Attorney General Cuomo & Nys Task Force Announce Arrest Of Nyc Restaurant Owner For Failure To Cover Employees With Workers' Compensation Insurance
NEW YORK, N.Y. (September 23, 2008) - Attorney General Andrew M. Cuomo, the New York State Department of Labor (NYSDOL), and the Workers’ Compensation Board today announced the arrest of the owner of a popular midtown pizza restaurant for failing to secure workers’ compensation coverage, pay overtime wages and make required contributions to the State Unemployment Insurance Fund. The employer is also charged with submitting false statements to the Workers’ Compensation Board and the Department of Labor.
This is the first criminal prosecution resulting from investigations conducted by the Joint Enforcement Task Force on Employee Misclassification, which was established by an Executive Order in September 2007 to address the problems caused by off-the-books employment and the misclassification of employees as independent contractors.
Atmi Kurtishi, 48, the President of Madrit’s Gourmet Restaurant, Inc., which operates “Madrit’s Pronto Pizza” at 55 West 55th Street, New York, New York, failed to have workers’ compensation insurance while employing more than five employees, in violation of the new Workers’ Compensation Law that makes such actions a class E felony, punishable by up to 4 years in prison.
The Attorney General and the New York State Department of Labor also charged Kurtishi with 13 counts of fraud, all class E felonies, for lying to State Agencies by filing false documentation. Kurtishi further failed to pay his workers overtime wages in the amount of $88,350.55, a class A misdemeanor, punishable by up to a year in jail. In addition to paying back the workers the wages they earned, Kurtishi also faces fines and penalties of over $100,000.
“Mr. Kurtishi’s decision to line his pockets with money, instead of providing his workers with the wages and benefits they earned, shows a blatant disregard for New York State’s workers’ compensation and labor laws,” said Attorney General Cuomo. “Today’s arrest sends a clear message that my office will aggressively prosecute all employers who seek to make their profits on the backs of their workers.”
“This arrest is a striking example of how far the state is willing to go to reverse years of lax enforcement and protect the basic rights of workers under the labor law,” said New York State Commissioner of Labor M. Patricia Smith. “This Joint Enforcement Task Force is a powerful and unprecedented tool that will seek out employers who misclassify and cheat their workers out of required pay, benefits and protections.”
“At its core, workers’ compensation is a mutually beneficial agreement between employers and their employees,” New York State Workers’ Compensation Board Chair Zachary Weiss said. “When an employer doesn’t live up to that agreement and endangers the well-being of their employees, New York will hold them accountable for their actions.”
Kurtishi operated his business from at least March 31, 2004 until November 1, 2007 without paying workers’ compensation coverage for his employees. In 2006, the Workers’ Compensation Board notified Kutrishi that it had assessed a fine in the amount of $15,000 for his failure to maintain coverage. To avoid the fine, Kurtishi allegedly sent the Workers’ Compensation Board a letter falsely stating that his business had no employees.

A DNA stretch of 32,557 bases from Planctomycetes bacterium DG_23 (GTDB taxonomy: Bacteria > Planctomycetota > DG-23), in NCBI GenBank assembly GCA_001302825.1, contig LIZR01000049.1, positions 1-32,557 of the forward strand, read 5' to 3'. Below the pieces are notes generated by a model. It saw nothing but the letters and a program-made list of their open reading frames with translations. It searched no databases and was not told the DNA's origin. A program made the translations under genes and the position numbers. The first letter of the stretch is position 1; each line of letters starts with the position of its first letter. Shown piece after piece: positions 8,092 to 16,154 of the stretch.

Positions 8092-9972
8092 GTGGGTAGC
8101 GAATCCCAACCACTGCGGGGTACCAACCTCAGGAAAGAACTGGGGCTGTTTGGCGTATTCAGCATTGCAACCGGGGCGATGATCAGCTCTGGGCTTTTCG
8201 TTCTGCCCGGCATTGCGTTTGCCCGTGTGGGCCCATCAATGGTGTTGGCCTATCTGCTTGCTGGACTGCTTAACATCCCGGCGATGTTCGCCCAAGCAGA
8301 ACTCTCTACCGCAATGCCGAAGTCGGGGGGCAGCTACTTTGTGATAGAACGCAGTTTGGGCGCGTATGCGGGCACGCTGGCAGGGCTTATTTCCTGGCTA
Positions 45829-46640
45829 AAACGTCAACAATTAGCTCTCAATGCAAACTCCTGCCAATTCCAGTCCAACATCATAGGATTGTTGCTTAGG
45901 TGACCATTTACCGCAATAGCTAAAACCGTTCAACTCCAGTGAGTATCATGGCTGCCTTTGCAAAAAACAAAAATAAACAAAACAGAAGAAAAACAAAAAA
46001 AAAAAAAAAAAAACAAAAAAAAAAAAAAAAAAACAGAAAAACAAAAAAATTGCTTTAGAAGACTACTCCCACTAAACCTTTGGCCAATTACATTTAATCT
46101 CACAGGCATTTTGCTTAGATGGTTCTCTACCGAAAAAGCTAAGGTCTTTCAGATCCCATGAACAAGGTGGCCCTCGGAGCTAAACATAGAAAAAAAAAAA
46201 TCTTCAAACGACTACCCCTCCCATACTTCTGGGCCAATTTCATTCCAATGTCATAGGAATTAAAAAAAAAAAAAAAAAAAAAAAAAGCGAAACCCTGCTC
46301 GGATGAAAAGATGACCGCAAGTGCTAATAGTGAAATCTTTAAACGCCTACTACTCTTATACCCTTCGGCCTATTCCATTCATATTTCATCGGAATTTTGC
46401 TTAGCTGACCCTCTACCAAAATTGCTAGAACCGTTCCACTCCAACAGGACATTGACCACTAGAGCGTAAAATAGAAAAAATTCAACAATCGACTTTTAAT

In addition to his false submission to the Workers’ Compensation Board, Kurtishi allegedly under-reported the number of employees in his quarterly tax filings to the State, and thereby avoided paying contributions to the Unemployment Insurance Fund for most of his workers. Unemployment insurance provides temporary income for eligible workers who become unemployed through no fault of their own and who are ready, willing, and able to work.
If an employer does not pay into the fund, it can be extremely difficult for a worker to access those benefits. Having failed to pay his share, mandated by law, Kurtishi put his workers and their families in jeopardy and cheated taxpayers, who pay ever higher amounts to keep the system working.
“Employers across New York State who violate the Workers’ Compensation and Labor Laws abuse the entire system - harming their workers, law-abiding businesses, and ultimately, the taxpayers of this State,” added Attorney General Cuomo.
This is the third arrest under New York’s new Workers’ Compensation Law, which became effective on April 12, 2007, and the latest arrest in a series of actions brought by the Attorney General to protect workers. Recently, he secured the arrest of two employers, one in the Capital region and the other in New York City, for failure to secure workers’ compensation coverage for more than five employees. In July of this year, Cuomo secured the arrest and arraignment of two contractors who kept more than $500,000 in wages from 84 construction workers for work performed on public construction projects throughout New York City. Earlier this year, Cuomo recovered over $1,000,000 for hundreds of Bronx construction workers who were shortchanged out of overtime pay.
This case is being prosecuted by Assistant Attorney General Meredith McGowan with Investigator Brian Ford of the Attorney General’s Office, Workers’ Compensation Board Investigators Winston Furnam and David Regazzi, and Department of Labor Investigators Cloty Ortiz and Iris Rivera. This case is being supervised by Deputy Attorney General for Social Justice James Rogers and Deputy Bureau Chief of the Attorney General’s Criminal Prosecutions Bureau Felice Sontupe.
The charges against the defendants are merely accusations and the defendants are presumed innocent until and unless proven guilty.